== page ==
Chapter Three – Tracking the Thief (Lost Rainbows – Serial)
By Connie Cockrell
Shamus O’Malley is on a quest to recover the Leprechaun Kingdom’s magic rainbows and gold before the rainbows are lost forever. To do so he must travel to the new world where he finds the evil wizard, David Bannon, intent on using the magic from the rainbows and the gold to conquer the Leprechaun Kingdom. He also finds an ally, Becca Bannon, the wizard’s niece. Can Becca and Shamus recover the rainbows and gold and defeat her wizard uncle?
This entry is part 3 of 16 in the series Lost Rainbows
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Tracking the Thief
A quarter mile from the sidhe boundary, Shamus reached the entrance to one of the secret leprechaun roads. He drew his sword. It would glow green when it detected magic along the road and for a short distance outside of it in the real world. The road was more of a tunnel than anything else. The walls glowed pale green, like sunlight through a woodland canopy. With the sword drawn, Shamus could see eddies of residual magic as he followed the road. Once he reached the treasury he looked around for clues. Even in the darkness he could see the torn ground and broken bushes.
His sword glowed bright green. A lot of magic had been used here. The treasury doors, usually secured by strong spells, were shattered into splinters. The bodies of the guards sprawled near them. They’d been blasted by strong magic as well. Shamus straightened them out. He knew these men and their families and he ground his teeth in anger. Who would do this? The humans didn’t know about the treasury. Like the sidhe, it was protected by ancient magic. It had to be leprechauns or perhaps a dragon. They were very fond of gold.
He re-examined the area. No, there were no burned areas. Not a dragon. Leprechaun then. He left the bodies with a salute. Guards from the King would be along soon to take them back to the sidhe. He re-entered the magic road, determined to find the culprits.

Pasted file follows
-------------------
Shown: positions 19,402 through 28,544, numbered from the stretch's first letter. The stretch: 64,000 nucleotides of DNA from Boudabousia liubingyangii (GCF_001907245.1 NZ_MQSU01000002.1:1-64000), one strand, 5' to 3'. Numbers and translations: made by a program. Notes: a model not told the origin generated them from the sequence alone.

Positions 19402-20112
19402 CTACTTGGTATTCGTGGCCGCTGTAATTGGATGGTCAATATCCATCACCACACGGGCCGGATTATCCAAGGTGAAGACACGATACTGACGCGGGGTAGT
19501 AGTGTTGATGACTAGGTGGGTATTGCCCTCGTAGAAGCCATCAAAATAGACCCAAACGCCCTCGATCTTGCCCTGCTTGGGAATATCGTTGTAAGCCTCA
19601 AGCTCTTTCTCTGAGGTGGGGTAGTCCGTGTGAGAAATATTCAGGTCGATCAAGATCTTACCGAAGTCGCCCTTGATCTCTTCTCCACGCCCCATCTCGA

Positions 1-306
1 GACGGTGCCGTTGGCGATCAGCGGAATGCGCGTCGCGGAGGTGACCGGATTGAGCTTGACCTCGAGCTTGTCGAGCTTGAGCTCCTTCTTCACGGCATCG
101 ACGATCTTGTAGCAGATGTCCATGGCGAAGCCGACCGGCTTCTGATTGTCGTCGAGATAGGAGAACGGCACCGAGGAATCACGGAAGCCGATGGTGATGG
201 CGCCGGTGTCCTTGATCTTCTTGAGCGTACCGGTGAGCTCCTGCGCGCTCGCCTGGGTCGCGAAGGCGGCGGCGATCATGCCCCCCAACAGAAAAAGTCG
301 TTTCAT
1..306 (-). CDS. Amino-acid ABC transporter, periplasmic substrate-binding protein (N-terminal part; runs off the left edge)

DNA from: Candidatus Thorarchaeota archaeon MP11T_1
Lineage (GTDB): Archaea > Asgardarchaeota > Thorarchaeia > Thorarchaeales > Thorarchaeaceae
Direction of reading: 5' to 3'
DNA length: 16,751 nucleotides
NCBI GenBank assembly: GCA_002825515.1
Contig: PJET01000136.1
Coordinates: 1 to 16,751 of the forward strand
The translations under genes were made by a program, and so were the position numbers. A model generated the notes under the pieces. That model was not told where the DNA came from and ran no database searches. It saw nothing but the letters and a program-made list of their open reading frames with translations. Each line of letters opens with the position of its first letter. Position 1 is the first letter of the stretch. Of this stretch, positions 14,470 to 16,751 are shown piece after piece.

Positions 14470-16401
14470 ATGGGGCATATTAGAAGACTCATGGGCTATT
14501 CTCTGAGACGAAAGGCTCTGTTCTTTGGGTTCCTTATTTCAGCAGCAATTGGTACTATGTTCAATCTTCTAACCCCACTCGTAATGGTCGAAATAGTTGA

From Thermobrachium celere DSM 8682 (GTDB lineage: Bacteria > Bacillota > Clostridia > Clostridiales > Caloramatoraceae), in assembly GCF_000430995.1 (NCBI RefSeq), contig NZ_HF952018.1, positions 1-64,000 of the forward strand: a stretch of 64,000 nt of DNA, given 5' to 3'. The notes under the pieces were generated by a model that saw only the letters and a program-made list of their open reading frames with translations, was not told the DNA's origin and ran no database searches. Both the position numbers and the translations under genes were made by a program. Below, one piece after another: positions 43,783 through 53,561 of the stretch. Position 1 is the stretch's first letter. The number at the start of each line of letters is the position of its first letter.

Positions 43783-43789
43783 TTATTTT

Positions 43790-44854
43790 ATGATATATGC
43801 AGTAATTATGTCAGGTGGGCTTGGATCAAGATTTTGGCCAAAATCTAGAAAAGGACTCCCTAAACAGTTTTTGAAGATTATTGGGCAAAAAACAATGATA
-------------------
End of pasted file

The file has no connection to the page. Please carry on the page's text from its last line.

The road led toward the sea. Travel was fast within the road. He bypassed much of the countryside and, in what would have taken him four days of travel in the real world, was at an exit in four hours. The magic led him out of the door.
Dawn was breaking when he emerged. He was at the bottom of a hill and as he faced it he could see the sun would soon appear over its left shoulder. The top of the hill was covered by the ruin of a castle. It wasn’t uncommon for a road door to come out near a castle or castle ruins. Hundreds of years ago the leprechauns were friendlier with humans. Now there were too many humans and they no longer believed in leprechauns, so his people stayed out of sight.
He followed the magic trail along a newly hewn path through the brambles up the hill. He moved quietly. There was no need to alert the thieves to his presence. Shamus followed the trail through the ruins. Blocks from the internal walls had been restacked to clear a path. Noise reached him and he stopped to listen, back against the moss-covered granite. The noise was a high-pitched whine, not natural. Shamus moved forward slowly, sword held out in front of him, until he reached a corner. The noise was louder.